Election 2022: Dutton flags robotic undersea warfare capability

By Tom Ravlic

May 5, 2022

Peter Dutton
Running unopposed for party leadership, Peter Dutton. (AAP Image/Darren England)

Australia will have autonomous robotic undersea warfare capability in about four years, following the announcement of a co-funded program designed to boost the country’s naval defence capacity.

Defence minister Peter Dutton said the Department of Defence and Anduril Australia will co-fund the design, development, and manufacture of what is known as Extra Large Autonomous Undersea Vehicles, or XLAUVs.

These underwater vehicles will be built for capability assessment and prototyping.

“XLAUVs are cutting-edge uncrewed robotic vessels. They are a stealthy, multi-role, undersea capability, typically between 10-30 metres long, with the capacity to carry various military payloads over long distances,” Dutton said.

“This capability would potentially complement and enhance the agility and potency of the Navy’s current submarine and surface combatant force in maintaining peace and stability in the Indo-Pacific region.”

Dutton said there is an ambitious timeline to get these vehicles developed and tested.

“Through the co-funded arrangement, the RAN, Defence Science and Technology Group and Anduril will produce three prototype XLAUVs over the next three years, resulting in a manufacture-ready XLAUV. The program will also incorporate Australian small to medium enterprises,” Dutton said.

The unmanned underwater vehicles were not the only announcement made by the minister, with Dutton flagging the first lot of advanced surface-to-air missiles known as the Evolved Sea Sparrow Missiles (ESSM) have arrived in the country.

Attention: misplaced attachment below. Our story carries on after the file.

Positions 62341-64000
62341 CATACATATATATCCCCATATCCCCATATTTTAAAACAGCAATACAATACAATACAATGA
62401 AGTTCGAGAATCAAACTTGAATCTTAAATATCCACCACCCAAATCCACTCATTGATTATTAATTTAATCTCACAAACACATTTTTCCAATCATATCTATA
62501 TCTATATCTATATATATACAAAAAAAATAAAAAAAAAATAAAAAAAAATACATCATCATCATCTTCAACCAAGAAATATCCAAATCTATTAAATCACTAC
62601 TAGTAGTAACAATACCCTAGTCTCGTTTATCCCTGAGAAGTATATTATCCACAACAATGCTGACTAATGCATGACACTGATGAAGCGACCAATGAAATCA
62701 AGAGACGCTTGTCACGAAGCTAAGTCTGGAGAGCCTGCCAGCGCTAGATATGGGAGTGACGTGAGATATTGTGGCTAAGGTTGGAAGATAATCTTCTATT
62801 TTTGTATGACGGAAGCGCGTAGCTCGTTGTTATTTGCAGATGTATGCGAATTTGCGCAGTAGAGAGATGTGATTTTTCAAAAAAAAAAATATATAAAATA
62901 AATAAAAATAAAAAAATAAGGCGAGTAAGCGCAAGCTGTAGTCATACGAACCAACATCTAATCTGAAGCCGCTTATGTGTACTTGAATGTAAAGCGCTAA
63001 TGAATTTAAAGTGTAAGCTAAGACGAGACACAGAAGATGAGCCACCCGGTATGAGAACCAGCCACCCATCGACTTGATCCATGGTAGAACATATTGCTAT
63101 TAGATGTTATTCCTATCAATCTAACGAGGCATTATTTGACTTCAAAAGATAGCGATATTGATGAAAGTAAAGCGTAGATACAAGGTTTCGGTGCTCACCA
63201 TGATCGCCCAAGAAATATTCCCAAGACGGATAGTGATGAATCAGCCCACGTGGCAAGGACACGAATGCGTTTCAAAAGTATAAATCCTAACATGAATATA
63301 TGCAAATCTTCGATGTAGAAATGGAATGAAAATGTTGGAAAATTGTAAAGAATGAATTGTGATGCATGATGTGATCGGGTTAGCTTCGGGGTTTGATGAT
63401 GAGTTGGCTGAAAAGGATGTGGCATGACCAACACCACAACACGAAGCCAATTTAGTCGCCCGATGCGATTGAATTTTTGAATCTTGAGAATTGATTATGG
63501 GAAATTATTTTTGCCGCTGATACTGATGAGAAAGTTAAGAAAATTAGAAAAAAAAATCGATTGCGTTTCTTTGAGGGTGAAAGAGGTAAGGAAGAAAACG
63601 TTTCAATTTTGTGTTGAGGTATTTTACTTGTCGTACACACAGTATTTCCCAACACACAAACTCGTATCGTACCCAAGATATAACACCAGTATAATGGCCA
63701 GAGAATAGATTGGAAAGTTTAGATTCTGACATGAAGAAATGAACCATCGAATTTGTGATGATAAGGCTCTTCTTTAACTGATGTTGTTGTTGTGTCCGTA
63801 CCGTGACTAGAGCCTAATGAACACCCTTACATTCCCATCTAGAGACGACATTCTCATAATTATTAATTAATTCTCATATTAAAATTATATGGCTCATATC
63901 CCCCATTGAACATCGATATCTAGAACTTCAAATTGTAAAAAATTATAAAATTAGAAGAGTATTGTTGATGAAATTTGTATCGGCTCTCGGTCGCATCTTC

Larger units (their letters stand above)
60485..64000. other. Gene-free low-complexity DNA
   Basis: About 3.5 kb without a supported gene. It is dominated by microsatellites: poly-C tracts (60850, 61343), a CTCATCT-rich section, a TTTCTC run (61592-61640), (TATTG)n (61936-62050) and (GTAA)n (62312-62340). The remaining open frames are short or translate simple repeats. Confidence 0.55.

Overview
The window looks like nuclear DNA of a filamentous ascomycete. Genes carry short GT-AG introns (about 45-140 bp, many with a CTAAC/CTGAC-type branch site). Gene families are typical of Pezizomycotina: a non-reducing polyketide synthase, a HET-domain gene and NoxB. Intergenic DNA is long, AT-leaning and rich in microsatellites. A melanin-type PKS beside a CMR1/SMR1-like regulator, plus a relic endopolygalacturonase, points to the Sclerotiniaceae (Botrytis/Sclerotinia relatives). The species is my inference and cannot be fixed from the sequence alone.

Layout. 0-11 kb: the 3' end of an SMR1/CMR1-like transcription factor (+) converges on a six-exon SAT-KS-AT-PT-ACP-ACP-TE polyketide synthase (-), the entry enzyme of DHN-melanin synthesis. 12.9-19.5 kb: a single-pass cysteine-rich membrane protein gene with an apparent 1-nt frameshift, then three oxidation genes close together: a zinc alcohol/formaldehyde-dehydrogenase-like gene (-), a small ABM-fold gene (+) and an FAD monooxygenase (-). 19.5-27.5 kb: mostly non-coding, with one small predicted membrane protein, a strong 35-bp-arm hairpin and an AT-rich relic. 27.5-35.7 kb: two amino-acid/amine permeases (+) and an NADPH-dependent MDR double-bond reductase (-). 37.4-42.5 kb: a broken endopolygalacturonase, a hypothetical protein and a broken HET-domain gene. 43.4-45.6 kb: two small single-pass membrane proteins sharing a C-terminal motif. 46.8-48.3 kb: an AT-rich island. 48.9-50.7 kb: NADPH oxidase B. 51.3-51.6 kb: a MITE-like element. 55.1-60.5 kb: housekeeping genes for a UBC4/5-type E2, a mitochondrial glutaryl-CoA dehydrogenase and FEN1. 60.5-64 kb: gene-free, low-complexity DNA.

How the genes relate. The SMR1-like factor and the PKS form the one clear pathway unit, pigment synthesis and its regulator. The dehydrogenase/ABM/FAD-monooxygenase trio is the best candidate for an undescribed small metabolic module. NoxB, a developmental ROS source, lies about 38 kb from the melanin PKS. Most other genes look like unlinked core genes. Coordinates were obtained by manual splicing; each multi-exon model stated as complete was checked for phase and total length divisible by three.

Dutton said these missiles, which will be used on the Navy vessels such as the Anzac Class frigates and Hobart Class destroyers, incorporate advanced technologies such as active radar missile seekers.

The missiles, which are a part of the $2 billion investment to boost self-defence, have a range in excess of 50 kilometres.

“This investment will directly support Australian jobs through Defence Industry, supplying components for ESSM Block 2 production internationally,” Dutton said.

“Suppliers to ESSM Block 2 production include BAE Systems Australia, L3 Harris, and G H Varley, with production and supporting roles based in Adelaide, Melbourne, Brisbane, and Newcastle.”

Dutton said the delivery of these missiles is due to Australia’s participation in the North Atlantic Treaty Organisation.

“Australia’s participation in the consortium provides Navy with access to important technical information, strengthens the relationship with NATO and shares the cost associated with developing a very effective capability for defeating anti-ship missiles,” Dutton said.

“As Consortium partners, Defence and Australian industry have completed a significant amount of work to develop the ESSM Block 2 to date.


Defence trial flags more robotic and autonomous systems on the horizon

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